You just don’t feel like yourself, and nothing you do seems to take this great weight off your shoulders. It’s starting to affect your day-to-day life. If this is the case, you may want to consider seeing a therapist or other mental-health professional.
Talking to a professional doesn’t mean you’re crazy or weak. Such concepts are outdated. Just like you would take care of other health conditions, such as diabetes, it’s important to take care of your mental health. And the sooner you seek help, the better.
You might benefit from talking to a therapist if:
- You’re grieving. Losing someone you love or being diagnosed with a terminal illness can trigger the grieving process. Symptoms can range from numbness to anger to denial to trouble sleeping, and can last for more than two months.
- You’re depressed. Often intertwined with other mental health conditions, depression can spark feelings of anger, guilt, anxiety, sadness or despair. You may also experience physical problems, such as sleeplessness, appetite changes or more frequent illnesses.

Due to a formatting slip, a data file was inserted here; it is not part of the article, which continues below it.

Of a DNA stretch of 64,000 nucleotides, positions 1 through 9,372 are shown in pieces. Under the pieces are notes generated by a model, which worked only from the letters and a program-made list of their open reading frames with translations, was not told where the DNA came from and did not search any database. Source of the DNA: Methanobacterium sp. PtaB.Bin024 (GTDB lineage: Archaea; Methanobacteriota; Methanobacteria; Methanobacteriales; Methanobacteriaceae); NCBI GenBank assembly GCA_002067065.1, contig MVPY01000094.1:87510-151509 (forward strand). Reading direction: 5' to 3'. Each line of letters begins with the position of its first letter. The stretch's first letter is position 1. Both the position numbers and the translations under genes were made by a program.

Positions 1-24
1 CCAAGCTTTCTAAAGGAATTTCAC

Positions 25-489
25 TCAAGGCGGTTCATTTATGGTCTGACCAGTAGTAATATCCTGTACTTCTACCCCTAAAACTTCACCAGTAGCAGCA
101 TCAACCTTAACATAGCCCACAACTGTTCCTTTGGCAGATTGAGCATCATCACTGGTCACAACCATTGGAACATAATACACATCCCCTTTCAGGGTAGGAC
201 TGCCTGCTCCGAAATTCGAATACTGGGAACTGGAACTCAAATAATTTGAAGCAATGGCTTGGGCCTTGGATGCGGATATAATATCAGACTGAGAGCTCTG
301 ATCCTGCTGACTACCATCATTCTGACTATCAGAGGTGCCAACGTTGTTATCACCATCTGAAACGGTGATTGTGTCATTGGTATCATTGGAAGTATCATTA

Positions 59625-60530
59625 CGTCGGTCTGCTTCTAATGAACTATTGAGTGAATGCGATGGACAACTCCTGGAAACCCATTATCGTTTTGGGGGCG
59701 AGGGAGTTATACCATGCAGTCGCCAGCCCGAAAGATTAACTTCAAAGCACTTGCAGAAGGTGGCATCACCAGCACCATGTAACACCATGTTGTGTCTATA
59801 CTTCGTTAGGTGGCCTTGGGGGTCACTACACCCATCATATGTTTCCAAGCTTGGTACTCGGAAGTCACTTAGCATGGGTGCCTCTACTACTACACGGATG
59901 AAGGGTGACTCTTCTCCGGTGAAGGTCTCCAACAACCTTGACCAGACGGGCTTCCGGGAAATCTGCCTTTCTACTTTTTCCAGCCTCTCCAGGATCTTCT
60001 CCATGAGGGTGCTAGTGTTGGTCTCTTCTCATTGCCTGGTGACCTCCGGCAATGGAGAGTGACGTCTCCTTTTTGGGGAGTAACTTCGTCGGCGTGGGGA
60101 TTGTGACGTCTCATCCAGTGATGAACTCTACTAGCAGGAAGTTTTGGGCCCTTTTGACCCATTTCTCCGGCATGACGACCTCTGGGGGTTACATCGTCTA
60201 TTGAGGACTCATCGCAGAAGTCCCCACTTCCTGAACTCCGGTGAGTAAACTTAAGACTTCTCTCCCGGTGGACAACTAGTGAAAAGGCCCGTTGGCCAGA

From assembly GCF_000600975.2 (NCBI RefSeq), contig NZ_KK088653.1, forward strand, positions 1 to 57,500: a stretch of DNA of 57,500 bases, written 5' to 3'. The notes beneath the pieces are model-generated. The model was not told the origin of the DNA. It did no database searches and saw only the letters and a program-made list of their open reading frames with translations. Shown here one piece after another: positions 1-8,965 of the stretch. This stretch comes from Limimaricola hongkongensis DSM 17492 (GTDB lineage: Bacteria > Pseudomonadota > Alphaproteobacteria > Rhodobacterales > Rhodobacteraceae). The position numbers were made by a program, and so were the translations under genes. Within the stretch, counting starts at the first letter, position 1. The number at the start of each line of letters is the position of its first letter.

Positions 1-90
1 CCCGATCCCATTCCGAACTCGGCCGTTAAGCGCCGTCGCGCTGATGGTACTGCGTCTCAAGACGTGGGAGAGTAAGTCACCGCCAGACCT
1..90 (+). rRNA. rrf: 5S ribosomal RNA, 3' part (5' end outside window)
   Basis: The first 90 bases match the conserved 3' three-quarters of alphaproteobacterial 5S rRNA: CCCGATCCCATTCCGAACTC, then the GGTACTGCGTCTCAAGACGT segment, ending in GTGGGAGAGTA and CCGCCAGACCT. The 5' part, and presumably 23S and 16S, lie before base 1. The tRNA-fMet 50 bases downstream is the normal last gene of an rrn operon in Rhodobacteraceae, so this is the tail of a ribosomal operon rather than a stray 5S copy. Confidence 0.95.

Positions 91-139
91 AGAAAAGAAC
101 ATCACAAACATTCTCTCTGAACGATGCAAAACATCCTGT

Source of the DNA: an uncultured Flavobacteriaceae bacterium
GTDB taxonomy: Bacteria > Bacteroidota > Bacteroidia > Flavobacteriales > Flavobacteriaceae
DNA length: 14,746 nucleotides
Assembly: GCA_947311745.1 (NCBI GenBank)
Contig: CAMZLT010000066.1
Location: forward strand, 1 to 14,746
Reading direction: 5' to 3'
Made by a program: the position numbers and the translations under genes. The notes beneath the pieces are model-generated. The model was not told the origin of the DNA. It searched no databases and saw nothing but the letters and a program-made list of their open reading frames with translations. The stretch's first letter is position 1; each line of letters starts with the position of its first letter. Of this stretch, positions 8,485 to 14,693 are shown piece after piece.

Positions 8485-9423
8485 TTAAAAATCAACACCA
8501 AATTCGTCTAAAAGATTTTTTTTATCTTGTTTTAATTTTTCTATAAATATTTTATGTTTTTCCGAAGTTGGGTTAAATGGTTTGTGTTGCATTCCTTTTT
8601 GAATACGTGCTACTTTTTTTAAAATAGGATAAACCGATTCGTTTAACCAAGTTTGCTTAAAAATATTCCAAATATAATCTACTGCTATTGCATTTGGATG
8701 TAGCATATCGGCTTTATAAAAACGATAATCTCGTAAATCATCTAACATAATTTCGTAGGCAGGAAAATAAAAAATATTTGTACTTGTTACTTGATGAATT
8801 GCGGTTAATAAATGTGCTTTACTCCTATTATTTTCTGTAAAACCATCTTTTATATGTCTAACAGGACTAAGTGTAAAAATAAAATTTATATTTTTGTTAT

- You’re feeling anxious or panicky. Maybe you’re constantly worried about your health even though you’re perfectly healthy or you experience panic attacks—sudden feelings such as chest tightness, dizziness or a sense of choking. You might also have phobias, or fears of things like social gatherings.
- You’re abusing alcohol or drugs. You feel you can’t control the drinking or taking of drugs once you’ve started or you need to drink more to get the same high.
- You’re consumed by thoughts of death. You may have even contemplated suicide.
- Your healthcare provider has ruled out all other possible medical problems.